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Eviction policy of burst-coalesced cached non-aligned LSU's cache


I am implementing an application using OpenCL targeting Intel Arria 10 GX 1150.

typedef struct { char data[8]; } block; block buf; while(true) { global_ptr = some_complex_address_calculation; #pragma unroll for(int i = 0; i < 8; i++) {[i] = global_ptr[i]; }

I'm performing 8 consecutive reads each of which is a struct with 8 bytes. The compiler converts this to a 64 byte DDR read. Since all the iterations of the unrolled loop perform consecutive accesses, the compiler is implementing a burst-coalesced LSU. The some_complex_address_calculation is such that the application will see pretty good data locality and temporal locality. I find that the default cache which comes with burst-coalesced cached LSU isn't as efficient due to various reasons unknown to me.

I'll appreciate it very much if you can provide more information about the following w.r.t. burst-coalesced cached LSU:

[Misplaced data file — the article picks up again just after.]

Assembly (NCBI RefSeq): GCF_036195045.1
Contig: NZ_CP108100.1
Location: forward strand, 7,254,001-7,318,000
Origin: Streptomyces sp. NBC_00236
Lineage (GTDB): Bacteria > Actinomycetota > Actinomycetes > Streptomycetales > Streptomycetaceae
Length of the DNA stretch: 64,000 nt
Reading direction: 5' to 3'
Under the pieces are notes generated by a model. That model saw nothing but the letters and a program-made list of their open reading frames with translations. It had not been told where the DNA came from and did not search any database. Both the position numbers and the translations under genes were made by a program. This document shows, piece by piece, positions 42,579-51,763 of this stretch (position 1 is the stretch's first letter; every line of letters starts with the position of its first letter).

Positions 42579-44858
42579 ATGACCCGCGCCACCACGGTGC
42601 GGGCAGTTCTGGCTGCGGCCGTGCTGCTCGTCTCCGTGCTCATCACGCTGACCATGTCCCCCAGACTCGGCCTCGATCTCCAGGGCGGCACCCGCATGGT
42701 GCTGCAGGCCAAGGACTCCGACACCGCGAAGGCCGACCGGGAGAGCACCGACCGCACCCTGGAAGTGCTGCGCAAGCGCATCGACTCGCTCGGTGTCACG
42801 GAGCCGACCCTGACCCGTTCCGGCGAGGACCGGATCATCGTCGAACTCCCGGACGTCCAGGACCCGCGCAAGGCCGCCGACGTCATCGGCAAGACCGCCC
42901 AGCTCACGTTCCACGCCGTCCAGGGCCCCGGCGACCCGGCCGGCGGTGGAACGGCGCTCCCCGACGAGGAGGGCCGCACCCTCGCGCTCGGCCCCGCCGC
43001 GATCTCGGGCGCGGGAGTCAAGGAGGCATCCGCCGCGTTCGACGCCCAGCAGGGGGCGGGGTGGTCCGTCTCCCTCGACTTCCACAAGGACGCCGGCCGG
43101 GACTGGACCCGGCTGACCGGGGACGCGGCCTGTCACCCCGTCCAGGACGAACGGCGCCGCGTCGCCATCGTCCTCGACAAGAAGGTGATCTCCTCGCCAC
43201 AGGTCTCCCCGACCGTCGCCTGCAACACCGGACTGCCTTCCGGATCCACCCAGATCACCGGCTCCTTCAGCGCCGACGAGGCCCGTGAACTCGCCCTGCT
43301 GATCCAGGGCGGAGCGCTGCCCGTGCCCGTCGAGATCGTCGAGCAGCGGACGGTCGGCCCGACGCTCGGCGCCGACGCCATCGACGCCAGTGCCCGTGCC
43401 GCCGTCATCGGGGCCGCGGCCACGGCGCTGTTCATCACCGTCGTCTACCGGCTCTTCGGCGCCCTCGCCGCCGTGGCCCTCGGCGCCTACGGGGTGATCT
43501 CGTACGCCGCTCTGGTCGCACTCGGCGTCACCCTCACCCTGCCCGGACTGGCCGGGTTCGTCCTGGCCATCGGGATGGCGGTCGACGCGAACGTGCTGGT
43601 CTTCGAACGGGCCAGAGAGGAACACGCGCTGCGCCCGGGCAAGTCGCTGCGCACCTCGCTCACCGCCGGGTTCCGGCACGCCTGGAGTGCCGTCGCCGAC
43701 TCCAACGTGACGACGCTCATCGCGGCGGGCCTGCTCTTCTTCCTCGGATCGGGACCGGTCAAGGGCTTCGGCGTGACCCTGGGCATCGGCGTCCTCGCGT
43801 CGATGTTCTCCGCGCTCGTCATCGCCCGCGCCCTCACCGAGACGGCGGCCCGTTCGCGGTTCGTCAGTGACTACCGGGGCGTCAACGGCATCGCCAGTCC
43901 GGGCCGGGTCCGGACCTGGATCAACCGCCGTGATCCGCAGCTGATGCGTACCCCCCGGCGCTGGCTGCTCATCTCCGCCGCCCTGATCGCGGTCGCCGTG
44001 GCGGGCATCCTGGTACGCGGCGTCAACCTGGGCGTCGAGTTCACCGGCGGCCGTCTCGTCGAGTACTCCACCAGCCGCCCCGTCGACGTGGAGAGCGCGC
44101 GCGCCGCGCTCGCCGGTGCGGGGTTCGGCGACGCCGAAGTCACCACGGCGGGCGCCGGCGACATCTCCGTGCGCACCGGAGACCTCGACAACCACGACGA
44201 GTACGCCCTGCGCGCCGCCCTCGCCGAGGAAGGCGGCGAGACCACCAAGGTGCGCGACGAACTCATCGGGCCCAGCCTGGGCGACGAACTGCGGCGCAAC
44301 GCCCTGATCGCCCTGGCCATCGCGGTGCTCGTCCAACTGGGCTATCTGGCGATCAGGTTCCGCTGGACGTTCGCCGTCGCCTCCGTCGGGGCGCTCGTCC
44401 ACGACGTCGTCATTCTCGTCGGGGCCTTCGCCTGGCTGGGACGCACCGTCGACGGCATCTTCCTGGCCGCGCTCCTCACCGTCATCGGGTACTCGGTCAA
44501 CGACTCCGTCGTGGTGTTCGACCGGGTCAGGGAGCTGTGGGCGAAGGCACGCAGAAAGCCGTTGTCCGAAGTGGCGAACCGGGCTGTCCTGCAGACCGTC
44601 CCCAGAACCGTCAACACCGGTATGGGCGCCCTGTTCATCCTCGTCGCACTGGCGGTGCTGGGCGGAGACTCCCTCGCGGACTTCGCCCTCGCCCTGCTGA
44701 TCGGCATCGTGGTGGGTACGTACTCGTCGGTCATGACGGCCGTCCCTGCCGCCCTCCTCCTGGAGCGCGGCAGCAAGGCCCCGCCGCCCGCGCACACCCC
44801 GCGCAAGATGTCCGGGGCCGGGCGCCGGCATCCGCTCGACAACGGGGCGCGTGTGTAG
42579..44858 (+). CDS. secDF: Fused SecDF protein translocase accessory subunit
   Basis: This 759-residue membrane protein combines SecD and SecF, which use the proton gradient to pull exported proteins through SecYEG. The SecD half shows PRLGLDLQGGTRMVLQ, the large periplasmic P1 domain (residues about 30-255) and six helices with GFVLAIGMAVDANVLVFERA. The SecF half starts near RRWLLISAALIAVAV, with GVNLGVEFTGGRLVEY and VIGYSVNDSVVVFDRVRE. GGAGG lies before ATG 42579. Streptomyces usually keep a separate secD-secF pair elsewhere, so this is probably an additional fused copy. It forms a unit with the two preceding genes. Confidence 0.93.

1) What is the size of cache line?

2) What is the eviction policy?

3) Does this cache load n+1th block data when a read request for nth block is issued? (please note that block here is 64 bytes, so when iteration n of while loop is reading nth data block, can the cache pre-request n+1th block?)


Thanks in advance

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3 Replies



Please allow me some time to check on this.





The cache size depends on the memory size that you would like to access. If you are using the built-in calls that you can use for loading from and storing to global memory, you have to define using the Argument #2 of the Load Built-in. May I know which eviction policy you are referring to?




Valued Contributor II

The details of the cache are not documented anywhere; however, in my experience:


1- The cache line size is equal to the size of the coalesced memory port. Moreover, by default the cache has 512 or 1024 lines (don't remember exactly since nowadays, I always disable the cache to prevent it from wasting precious Block RAMs).

2- It is probably something extremely simple like FIFO or LIFO. Best case scenario LRU.

3- I am pretty sure the cache doesn't pre-load anything.


In reality, exploiting your application's locality manually will always be more effective and efficient than relying on the extremely simple cache the compiler creates.